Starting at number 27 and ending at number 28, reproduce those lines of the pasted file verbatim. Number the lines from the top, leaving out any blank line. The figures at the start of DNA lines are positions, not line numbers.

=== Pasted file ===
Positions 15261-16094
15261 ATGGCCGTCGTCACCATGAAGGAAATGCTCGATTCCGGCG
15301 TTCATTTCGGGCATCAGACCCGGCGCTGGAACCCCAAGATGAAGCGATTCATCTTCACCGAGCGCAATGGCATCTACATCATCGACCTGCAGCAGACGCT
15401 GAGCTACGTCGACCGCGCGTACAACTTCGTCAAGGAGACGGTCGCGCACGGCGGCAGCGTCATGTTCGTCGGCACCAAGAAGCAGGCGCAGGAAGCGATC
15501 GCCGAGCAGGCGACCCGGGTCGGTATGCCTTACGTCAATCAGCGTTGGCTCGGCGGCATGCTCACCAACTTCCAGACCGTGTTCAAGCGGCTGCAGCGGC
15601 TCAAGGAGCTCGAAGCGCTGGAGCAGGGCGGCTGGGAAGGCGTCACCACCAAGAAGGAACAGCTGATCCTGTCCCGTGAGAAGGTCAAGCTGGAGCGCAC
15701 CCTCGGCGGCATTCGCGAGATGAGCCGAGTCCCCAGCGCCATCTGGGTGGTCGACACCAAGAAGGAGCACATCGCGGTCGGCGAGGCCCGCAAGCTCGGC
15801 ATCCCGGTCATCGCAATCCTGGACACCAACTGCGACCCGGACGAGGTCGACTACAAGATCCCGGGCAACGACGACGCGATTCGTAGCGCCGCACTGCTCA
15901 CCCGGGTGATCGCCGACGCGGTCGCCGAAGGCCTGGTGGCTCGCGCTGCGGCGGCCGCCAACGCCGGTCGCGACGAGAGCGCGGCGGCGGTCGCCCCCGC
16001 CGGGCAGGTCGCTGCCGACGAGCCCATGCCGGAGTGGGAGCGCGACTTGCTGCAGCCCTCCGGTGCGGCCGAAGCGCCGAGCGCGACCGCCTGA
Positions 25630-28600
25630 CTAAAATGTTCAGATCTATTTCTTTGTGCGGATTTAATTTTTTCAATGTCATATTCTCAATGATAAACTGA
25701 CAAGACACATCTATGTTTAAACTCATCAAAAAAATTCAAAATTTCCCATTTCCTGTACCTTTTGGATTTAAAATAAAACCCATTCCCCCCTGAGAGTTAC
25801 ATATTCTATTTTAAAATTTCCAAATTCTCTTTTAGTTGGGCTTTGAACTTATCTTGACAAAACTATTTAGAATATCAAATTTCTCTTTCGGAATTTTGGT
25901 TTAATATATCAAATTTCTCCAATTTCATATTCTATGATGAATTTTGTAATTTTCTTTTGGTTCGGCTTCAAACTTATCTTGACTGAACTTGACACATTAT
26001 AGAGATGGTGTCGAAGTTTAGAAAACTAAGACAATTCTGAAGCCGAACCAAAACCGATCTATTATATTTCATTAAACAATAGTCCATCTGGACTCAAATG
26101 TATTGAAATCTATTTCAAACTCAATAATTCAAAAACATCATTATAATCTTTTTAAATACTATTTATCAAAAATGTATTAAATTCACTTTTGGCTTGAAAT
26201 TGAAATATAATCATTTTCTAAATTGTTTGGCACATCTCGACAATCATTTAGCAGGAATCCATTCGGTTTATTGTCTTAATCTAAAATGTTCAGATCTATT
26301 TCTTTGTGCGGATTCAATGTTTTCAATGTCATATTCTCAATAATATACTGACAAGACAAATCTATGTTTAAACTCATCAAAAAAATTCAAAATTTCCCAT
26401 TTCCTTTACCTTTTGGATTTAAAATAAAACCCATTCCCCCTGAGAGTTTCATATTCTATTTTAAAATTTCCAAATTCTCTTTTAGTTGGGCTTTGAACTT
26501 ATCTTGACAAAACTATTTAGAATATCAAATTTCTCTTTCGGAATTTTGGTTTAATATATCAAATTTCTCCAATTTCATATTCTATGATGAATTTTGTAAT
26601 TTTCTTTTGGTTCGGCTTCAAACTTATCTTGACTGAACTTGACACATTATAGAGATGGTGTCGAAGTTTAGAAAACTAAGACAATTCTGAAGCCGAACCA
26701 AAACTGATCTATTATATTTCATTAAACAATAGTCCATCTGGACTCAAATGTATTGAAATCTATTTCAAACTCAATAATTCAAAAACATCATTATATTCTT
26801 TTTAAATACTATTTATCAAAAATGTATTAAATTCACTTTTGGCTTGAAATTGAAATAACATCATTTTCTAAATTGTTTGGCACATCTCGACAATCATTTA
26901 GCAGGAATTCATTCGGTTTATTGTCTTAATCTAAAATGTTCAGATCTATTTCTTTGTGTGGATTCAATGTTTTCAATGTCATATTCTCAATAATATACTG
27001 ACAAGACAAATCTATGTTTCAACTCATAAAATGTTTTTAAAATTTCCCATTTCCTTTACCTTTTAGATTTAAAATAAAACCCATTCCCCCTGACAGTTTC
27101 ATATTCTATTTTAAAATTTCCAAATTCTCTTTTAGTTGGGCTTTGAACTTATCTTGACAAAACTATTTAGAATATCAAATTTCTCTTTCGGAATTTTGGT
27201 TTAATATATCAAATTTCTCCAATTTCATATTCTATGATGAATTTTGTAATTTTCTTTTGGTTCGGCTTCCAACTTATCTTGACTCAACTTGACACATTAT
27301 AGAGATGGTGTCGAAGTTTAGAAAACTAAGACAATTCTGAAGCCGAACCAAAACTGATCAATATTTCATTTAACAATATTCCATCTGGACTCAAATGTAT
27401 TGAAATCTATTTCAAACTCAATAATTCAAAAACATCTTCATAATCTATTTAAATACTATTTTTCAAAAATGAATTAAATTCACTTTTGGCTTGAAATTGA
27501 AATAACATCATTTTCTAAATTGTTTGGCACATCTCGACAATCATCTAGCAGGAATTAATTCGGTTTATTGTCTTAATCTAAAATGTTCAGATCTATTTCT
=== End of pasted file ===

27101 ATATTCTATTTTAAAATTTCCAAATTCTCTTTTAGTTGGGCTTTGAACTTATCTTGACAAAACTATTTAGAATATCAAATTTCTCTTTCGGAATTTTGGT
27201 TTAATATATCAAATTTCTCCAATTTCATATTCTATGATGAATTTTGTAATTTTCTTTTGGTTCGGCTTCCAACTTATCTTGACTCAACTTGACACATTAT